Tuesday, July 24, 2007

Retitlings on World Cinema HD

The World Cinema HD airing of THE WEIRD LOVEMAKERS, which I mentioned yesterday, came off with some interesting variations. Dish Network listed the film on their menu under this highly exploitative title, but all of World Cinema HD's on-air promos gave the title in Japanese -- KYONETSU NO KISETSU -- in a bid to make it sound more respectable, I suppose. When the film began and its title appeared onscreen, it was subtitled as "THE WARPED ONES." It was preceded by a Janus Films logo, so it seems there is every chance that a Criterion DVD may someday be in the offing. (Ah, but under which title?)

Follow-up to my Dish Network woes: I was able to record an acceptable (1.78:1) copy of THE WEIRD LOVEMAKERS this evening because it was shown in 2.35:1. It's still cropped, but a fast zoom-through didn't show any cropped subtitles or horribly damaged compositions. But most of what is being shown on Dish's HD channels is 1.78 or 1.85:1 to begin with, which my DVD-Recorder is receiving as a cropped 1.33:1 picture.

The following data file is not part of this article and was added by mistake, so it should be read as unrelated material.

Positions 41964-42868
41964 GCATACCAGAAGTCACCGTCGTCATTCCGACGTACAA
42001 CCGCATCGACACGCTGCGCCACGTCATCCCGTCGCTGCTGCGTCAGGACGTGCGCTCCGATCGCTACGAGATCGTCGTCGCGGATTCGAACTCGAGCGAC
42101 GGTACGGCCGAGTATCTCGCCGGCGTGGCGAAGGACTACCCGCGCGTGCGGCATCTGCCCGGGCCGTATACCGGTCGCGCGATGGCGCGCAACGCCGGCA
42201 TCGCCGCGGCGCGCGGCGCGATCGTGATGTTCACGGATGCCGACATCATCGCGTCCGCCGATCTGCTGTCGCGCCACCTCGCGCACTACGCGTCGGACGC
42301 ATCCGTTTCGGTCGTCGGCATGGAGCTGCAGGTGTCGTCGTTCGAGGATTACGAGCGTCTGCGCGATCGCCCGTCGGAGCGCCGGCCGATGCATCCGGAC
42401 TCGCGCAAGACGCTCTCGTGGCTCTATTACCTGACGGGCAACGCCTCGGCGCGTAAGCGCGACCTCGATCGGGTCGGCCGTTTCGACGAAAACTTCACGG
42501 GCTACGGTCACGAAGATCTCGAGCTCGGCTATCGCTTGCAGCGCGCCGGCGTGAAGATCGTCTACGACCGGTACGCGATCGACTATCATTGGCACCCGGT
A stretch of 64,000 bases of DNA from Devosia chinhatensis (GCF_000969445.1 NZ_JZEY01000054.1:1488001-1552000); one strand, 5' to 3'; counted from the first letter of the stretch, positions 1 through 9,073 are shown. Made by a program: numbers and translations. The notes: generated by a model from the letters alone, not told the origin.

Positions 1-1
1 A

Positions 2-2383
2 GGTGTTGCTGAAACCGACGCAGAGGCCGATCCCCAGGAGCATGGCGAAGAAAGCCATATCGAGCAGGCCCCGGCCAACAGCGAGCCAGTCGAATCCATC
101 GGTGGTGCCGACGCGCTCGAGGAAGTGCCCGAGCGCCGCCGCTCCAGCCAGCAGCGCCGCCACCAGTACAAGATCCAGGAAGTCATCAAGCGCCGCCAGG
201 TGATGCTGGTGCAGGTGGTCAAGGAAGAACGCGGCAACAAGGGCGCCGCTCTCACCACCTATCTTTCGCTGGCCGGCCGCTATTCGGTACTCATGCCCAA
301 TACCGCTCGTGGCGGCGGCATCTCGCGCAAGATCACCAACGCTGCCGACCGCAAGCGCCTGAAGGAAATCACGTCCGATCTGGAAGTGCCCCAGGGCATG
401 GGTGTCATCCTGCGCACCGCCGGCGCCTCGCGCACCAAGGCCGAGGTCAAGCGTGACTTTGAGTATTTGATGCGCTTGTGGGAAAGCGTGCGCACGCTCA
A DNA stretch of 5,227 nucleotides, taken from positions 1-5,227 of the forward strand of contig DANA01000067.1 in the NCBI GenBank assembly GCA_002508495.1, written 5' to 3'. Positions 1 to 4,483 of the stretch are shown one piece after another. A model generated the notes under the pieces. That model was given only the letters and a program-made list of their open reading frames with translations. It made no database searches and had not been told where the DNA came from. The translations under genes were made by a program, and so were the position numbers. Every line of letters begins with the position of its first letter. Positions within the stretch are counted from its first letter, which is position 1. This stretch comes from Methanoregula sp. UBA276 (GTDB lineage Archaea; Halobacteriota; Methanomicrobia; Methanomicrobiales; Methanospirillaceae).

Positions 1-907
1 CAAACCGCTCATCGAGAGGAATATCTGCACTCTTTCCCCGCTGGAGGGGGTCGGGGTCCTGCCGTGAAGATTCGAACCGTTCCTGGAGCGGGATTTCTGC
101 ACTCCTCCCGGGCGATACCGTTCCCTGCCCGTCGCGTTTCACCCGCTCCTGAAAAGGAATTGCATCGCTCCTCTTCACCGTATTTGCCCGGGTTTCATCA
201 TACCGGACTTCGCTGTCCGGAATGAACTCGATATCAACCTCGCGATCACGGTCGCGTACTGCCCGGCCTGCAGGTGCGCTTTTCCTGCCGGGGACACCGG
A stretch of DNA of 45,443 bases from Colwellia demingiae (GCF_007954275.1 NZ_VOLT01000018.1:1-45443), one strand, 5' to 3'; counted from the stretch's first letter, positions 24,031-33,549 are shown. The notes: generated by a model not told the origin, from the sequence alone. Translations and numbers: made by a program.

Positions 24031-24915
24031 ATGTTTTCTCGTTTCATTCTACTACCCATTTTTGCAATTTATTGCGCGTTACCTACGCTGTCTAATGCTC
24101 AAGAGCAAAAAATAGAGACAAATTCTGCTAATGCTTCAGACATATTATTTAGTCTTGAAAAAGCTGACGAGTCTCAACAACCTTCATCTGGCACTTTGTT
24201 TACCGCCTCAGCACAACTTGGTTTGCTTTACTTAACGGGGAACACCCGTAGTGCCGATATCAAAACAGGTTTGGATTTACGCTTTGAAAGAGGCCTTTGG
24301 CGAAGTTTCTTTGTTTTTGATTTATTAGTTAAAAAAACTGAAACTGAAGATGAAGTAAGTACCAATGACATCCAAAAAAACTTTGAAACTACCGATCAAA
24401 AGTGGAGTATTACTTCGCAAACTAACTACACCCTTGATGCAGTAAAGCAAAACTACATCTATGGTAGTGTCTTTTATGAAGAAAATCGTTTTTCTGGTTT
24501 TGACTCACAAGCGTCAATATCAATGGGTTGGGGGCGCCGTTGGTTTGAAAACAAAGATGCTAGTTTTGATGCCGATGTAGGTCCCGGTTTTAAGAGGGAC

Donna and I have been troubleshooting today, and it seems that the real problem is inherent in my Panasonic DVD-Recorder, which -- like any other DVD-R currently on the market, that I know of -- is equipped to record MPEG-2 signals, not MPEG-4. It records MPEG-4, but it can't receive a full-blown widescreen signal; it crops the picture. If I use my TV controls to widen the picture, it only widens the cropped portion of the picture. My recorder also can't differentiate between an MPEG-4 picture that is squeezed or letterboxed or zoomed-in; it reads all of this incoming source as the same thing.

This means that -- if you have the same DVD-Recorder as me (a Panasonic DMR-E85H) -- this could well become your problem too, should you upgrade to MPEG-4. These MPEG-4 receivers are the new kid on the block, HD-wise, but it seems they're incompatible with current DVD-R technology, at least as I know it. Now I'm wondering if Radio Shack carries some kind of conduit that can dumb-down MPEG-4 to MPEG-2 purely for recording purposes. What are the chances that such a thing exists?

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